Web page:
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Re: [ANN] org-ql 0.4 released

From: Adam Porter
Subject: Re: [ANN] org-ql 0.4 released
Date: Sat, 25 Jan 2020 02:08:31 -0600
User-agent: Gnus/5.13 (Gnus v5.13) Emacs/26.3 (gnu/linux)

Michael Alan Dorman <address@hidden> writes:

> On the other hand, I *also* don't assume that maintainers are incapable
> of making a reasonable assessment of the stability of their packages, or
> of making a personal choice to try to maintain API compatibility in some
> sensible way, and so forth.

If it were only a matter of maintainers assessing the stability of
individual packages, there would be no problem.  The problem is that
some packages depend on other packages, and their maintainers don't
coordinate the tagging of stable versions.  Everyone does their own
thing in their own time.  MELPA Stable can't solve that.

> And you know what: my personal experience over the last five years
> hasn't been subject to the problems you identify; perhaps I'm just
> lucky.

It works pretty well, except when it doesn't.

> Nevertheless, my experience leads me to be of the opinion that
> abolishing melpa-stable would reek of making the perfect the enemy of
> the good

AFAICT no good comes from using MELPA Stable.

> but I think that it is still an improvement to give maintainers *some*
> strategy for trying to manage their packages and their dependencies
> and communicate all this to their users

Even the most widely used, most impressive packages, like Magit and
Helm, don't consistently tag stable versions and don't use actual
semantic versioning.  There are no rules, so even if a few developers
were disciplined in their development and tagging, it would not justify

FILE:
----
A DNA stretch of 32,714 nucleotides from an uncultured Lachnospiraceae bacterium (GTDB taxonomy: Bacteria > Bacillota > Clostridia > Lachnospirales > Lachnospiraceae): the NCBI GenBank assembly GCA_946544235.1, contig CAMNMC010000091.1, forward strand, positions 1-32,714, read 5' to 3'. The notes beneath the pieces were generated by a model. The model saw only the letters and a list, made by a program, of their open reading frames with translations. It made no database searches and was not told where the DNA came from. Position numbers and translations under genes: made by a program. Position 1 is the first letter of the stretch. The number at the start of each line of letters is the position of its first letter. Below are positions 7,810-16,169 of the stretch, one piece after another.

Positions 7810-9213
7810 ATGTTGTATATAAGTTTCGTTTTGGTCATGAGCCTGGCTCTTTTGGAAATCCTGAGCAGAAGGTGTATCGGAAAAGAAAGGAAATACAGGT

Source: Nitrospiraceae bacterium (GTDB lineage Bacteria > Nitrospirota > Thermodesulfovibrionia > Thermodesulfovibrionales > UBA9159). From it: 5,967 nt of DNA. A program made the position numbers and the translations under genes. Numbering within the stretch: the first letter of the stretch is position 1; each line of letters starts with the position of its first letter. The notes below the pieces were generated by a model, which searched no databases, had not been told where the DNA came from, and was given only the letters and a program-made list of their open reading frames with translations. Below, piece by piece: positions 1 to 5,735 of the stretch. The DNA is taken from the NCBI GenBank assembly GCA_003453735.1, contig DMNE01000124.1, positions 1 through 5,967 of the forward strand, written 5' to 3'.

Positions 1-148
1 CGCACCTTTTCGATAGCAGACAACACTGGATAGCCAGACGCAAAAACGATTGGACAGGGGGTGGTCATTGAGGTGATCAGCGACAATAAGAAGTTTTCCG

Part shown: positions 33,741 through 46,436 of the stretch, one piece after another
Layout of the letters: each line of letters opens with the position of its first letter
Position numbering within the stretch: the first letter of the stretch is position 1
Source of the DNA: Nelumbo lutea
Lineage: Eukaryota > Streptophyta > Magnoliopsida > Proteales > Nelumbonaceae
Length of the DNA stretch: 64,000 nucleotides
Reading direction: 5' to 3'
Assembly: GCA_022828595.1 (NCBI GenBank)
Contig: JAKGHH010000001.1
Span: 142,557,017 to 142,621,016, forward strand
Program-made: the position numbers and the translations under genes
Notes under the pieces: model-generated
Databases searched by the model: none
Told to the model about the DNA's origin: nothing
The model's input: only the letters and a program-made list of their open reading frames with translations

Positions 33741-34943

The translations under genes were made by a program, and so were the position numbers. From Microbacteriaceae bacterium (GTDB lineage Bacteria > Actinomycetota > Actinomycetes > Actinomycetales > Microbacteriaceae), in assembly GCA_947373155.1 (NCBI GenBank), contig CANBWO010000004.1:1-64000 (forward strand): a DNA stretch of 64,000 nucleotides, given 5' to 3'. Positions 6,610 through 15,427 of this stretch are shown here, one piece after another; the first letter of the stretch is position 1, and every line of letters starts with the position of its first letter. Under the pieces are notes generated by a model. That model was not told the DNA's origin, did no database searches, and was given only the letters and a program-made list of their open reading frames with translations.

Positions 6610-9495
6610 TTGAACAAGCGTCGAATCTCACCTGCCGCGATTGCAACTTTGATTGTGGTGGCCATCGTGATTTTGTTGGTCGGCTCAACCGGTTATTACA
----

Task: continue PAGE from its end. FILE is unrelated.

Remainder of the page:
a user using MELPA Stable, because the other packages on it would not
live up to the same standards.  It doesn't offer what you seem to think
it does.

> rather than consigning every emacs user to doing individual curation
> for every single package they ever use.

That's not necessary.  Just put ~/.emacs.d/elpa in version control, and
when your config and package versions seem to be working, commit
everything.  Next time you upgrade packages, if something breaks and you
don't have time to fix it, rollback to what works and try again later.
If everything seems to work, commit the upgraded packages.  It's very
simple, and unlike MELPA Stable, it will give you actual stability.

> Given your position, though, could I suggest that you at least remove
> dependencies from your packgaes that feature versions that can only make
> sense with melpa-stable?  That's what ultimately started this: the fact
> that your new release of org-ql depends on a version of org-super-agenda
> that *looks* like you care about melpa stable.

I care about stability, not MELPA Stable.  It's your choice to use MELPA
Stable, and you're free to upgrade or downgrade individual packages to
work around such occasional, temporary breakage caused by it--the pieces
are yours to keep.  I'm sorry for any inconvenience, but your config is
up to you.

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